Spent Grain Experiment Number 1.0

There’s a new brewery in Evanston. This is notable for a number of reasons, one of which is that, in part because Evanston was the center of the temperance movement in this country, this is the first craft brewery in Evanston. They named their brewery “Temperance,” too, which is amusing in its own way. On New Year’s Eve afternoon, two friends dragged me and Friend out to drink beer with them at Temperance and we sampled the six beers they currently have on tap. They were ALL good, which is not always my reaction, especially when fruit is involved. (One is a wheat ale with blueberries and another is an ESB with Balaton cherries.)

Anyway, not surprisingly, we started chatting with the bartender, who also turned out to be one of the owners, and I asked him what I always ask brewers: what do you do with your spent grains? Turns out that they still haven’t found a way to get rid of them, which means I had no trouble talking them into saving some for me the next time they planned on brewing. The brewer came out and talked to us, too, and she was more than happy to save some grain. Thus, despite the huge piles of snow that remained on the streets yesterday, I shlepped to the brewery (about 3 miles round trip to/from the nearest el station) to pick up the promised booty–a gallon bag crammed full of spent grain from a batch of pale ale, maybe. I’m going to take them some of the finished product; they’re releasing a new beer on Friday, which will be a perfect excuse.

I currently have three breads in various stages of construction, and at least two of them will utilize some spent grains. One is the straight-up spent grain recipe from Peter Reinhart’s Whole Grain Breads. I’ve made that one before, though most recently with dark-roasted grains that were used in a porter, maybe?, so it makes sense to just use the new ones in the same way, i.e., with a formula that I know works, and see what happens.

I recently started experimenting with breads that start with a mash (in this case, raisins, flaxseeds, and water, which soak for a day and then go in with the other ingredients in the soaker), so I did the same thing except added some spent grains to the mash. No idea what will happen, but how bad can it be? Because I’m going to have a whole lot of starter (biga), I’m also going to do what Reinhart calls his “broom” bread (because it acts like a broom to your insides), and I may add some spent grain to that, too. Eventually I’m also going to dry some of the spent grain and turn it into flour.

In short, tomorrow is going to include three batches of bread, and, as long as the oven is going to be on anyway, I’m going to use up some of the limes that have been languishing in the fridge and make some cookies. That’s going to be even more of an experiment: what I have in mind is coconut lime cookies, but the recipes I’ve been able to find don’t do it for me. I also have some coconut flour, which I’ve never used before, but I don’t want to use only coconut flour. Apparently it’s used in some gluten-free baking, so a lot of the recipes using coconut flour don’t have any wheat flour in them. My current vague plan is to use a basic sugar cookie recipe, or the ginger-lemon cookies recipe that’s on the back of my most recent Baking Sheet from KAF, and adapt it: replace some of the regular flour with coconut flour, use grated lime peel instead of lemon, and add the extra liquid the coconut flour apparently requires in the form of some lime juice, or maybe some reduced lime juice. I’ll also add shredded coconut in there somewhere, preferably in a manner that allows it to get nice and toasted; toasted coconut is one of life’s awesome pleasures. And I might keep the ginger in the recipe, because I like ginger with lime and coconut. I’ll let you know whether they’re edible . . .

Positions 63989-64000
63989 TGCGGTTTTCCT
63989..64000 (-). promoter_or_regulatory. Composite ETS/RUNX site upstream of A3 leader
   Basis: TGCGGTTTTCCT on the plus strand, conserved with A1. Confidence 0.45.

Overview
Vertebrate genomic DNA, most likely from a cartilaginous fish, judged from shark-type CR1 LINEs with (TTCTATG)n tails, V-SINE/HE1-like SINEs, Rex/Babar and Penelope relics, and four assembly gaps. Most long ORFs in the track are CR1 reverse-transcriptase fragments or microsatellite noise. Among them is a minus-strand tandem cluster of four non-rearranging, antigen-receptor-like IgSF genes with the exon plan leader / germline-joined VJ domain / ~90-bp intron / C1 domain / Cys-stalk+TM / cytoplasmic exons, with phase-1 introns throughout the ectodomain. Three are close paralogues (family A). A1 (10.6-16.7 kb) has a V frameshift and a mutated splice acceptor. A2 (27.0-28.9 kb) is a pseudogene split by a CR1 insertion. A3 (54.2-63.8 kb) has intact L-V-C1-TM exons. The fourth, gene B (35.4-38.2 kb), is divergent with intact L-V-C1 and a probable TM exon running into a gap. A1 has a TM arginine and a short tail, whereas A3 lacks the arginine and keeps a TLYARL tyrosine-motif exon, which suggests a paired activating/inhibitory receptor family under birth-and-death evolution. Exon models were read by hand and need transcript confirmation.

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Marxist Strawberries

I’ve been thinking idly about Marx of late, and I’ve also been fantasizing about being the next Food Network star. I do realize that talk of Marxist strawberries pretty much guarantees that I will never get close to being on the Food (or any other) Network, but, hey, that was already true.

So one of the basic tenets of Marx is that of alienation (this Wikipedia piece is a pretty good overview, and Marx’s Economic and Philosophic Manuscripts of 1844 also lays it out pretty well, if I remember correctly): we are alienated from the products of our labor, because we have no say in how a product is produced; we are alienated from the act of producing, because we receive wages or a salary rather than the profits of our labor; and we are alienated from ourselves (and from each other) because we lack the control of our lives necessary to become fully realized/actualized human beings. (We can discuss this more if anyone actually cares.)